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Image: H&M

Here’s an unexpected one: Giambattista Valli is H&M’s latest design collaboration. The Swedish fast fashion giant and the Italian-born Paris-based designer, who maintains a long list of celebrity fans of his ready-to-wear and couture collection, unveiled their impending partnership on the red carpet at the Cannes Film Festival on Thursday with the help of Kendall Jenner, mega-influencer Chiara Ferragni, Italian socialite/model Bianca Brandolini, Chinese musician Chris Lee, and American singers H.E.R. and Ross Lynch.

A preliminary drop of the collection, consisting of just 9 pieces, will be available at 12 select H&M stores and on hm.com beginning on this weekend, leading up to when the full collection hits stores and online on November 7. According to Vogue, prices will range from $17.99 to $649.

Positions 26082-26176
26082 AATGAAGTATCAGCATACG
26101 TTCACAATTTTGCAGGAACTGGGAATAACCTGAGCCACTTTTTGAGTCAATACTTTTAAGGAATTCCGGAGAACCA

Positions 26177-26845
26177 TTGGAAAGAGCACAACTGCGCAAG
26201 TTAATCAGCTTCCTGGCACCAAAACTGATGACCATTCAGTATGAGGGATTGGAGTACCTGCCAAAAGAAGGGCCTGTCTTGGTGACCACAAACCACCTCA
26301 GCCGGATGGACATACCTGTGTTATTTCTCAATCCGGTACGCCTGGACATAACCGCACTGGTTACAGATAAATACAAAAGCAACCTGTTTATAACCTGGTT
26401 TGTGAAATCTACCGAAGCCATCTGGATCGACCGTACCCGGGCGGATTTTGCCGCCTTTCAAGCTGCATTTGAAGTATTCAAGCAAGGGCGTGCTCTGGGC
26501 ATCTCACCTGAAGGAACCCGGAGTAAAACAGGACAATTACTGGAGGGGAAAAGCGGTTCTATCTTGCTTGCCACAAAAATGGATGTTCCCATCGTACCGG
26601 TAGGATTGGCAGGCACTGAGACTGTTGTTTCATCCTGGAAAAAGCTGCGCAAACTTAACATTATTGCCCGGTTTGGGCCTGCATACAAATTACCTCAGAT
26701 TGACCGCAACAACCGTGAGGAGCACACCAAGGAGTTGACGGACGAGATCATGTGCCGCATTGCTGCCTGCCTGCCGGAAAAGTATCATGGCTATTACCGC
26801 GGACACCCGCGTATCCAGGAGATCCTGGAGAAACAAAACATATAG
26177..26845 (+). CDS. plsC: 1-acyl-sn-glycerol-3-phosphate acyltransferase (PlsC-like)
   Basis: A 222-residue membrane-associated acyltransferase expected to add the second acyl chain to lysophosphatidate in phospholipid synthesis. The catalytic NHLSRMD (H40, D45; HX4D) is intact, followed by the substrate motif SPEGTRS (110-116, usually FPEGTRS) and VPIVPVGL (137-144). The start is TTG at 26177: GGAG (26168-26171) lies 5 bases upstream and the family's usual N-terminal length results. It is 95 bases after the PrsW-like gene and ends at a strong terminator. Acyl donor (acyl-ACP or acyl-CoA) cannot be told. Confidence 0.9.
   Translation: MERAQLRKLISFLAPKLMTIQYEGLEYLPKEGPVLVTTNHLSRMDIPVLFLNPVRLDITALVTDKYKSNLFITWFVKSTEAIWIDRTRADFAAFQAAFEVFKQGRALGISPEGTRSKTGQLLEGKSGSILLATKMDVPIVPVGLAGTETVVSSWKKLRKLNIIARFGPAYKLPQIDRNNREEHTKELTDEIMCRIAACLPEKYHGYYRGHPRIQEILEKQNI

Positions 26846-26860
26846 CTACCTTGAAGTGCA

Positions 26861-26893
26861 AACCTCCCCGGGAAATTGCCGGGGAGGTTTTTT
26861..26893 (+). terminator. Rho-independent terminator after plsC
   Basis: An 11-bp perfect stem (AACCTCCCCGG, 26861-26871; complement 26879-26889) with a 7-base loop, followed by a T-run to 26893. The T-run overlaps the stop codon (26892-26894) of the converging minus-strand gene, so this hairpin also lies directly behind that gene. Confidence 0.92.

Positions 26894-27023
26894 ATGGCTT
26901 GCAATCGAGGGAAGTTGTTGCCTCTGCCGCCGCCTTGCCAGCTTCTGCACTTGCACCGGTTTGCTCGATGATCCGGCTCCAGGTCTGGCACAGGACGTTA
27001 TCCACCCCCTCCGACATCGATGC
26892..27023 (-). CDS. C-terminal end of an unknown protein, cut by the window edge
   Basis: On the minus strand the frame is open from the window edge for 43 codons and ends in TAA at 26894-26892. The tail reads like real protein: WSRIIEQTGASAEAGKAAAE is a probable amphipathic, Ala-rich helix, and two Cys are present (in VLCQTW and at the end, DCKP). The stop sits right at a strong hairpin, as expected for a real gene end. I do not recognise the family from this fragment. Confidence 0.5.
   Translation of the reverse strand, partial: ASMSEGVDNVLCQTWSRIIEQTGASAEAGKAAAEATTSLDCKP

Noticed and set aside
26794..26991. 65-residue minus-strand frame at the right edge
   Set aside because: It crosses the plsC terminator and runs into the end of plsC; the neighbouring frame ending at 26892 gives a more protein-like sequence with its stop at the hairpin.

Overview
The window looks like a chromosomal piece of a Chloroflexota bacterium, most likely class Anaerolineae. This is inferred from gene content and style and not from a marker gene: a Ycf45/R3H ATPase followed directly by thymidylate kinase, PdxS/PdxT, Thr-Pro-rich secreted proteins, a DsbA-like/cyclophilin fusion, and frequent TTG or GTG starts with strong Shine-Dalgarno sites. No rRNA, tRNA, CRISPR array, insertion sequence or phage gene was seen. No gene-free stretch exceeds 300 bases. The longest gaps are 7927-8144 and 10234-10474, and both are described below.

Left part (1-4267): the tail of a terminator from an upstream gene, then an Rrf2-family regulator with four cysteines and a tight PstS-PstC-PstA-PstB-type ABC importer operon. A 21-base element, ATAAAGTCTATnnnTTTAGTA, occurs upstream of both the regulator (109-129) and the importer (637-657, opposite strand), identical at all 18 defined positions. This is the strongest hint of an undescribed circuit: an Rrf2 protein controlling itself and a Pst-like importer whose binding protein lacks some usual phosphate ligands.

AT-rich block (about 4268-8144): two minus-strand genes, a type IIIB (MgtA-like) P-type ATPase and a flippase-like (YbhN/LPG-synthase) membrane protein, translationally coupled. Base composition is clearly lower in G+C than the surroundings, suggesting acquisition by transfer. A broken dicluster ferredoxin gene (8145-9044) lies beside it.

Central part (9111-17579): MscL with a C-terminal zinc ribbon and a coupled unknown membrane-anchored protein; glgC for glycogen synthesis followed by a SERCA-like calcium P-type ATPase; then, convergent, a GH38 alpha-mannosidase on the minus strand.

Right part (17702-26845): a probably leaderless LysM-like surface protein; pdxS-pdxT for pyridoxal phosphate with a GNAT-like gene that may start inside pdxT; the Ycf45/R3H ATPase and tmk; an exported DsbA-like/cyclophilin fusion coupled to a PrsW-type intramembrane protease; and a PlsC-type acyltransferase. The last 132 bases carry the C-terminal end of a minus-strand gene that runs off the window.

The collection is the latest in H&M’s long line of designer partnerships, which have ranged over the years from collabs with Karl Lagerfeld, its first back in November 2004, and Lanvin to Alexander Wang and Versace.

H&M and other mass-market brands that have engaged in such collabs have reaped sizable benefits, including an influx of media impressions and the prospect of tempting both new and existing consumers into their stores and onto their websites. While at least some of these often-limited collections have sold out, more often than not, mass-market giants use the increase in consumer attention to pull something of a bait-and-switch and sell consumers their other, more traditional (and less pricey) offerings, whether it be affordable summer dresses or low-cost H&M jeans and household items and apparel basics in the case of Target.

Taking it a step further, Target, specifically, has used its glossy, big-name collaborations to help achieve its goal of raising the average unit retail prices in its apparel business for both collaboration and non-collaboration garments.

As for what is in such an unusual partnership for Mr. Valli: in exchange for lending his name and gigantic tulle dresses to the masses, he gets a big paycheck. In the past, H&M has reportedly paid its high fashion collaborations upwards of $1 million in exchange for the right to use their names and branding.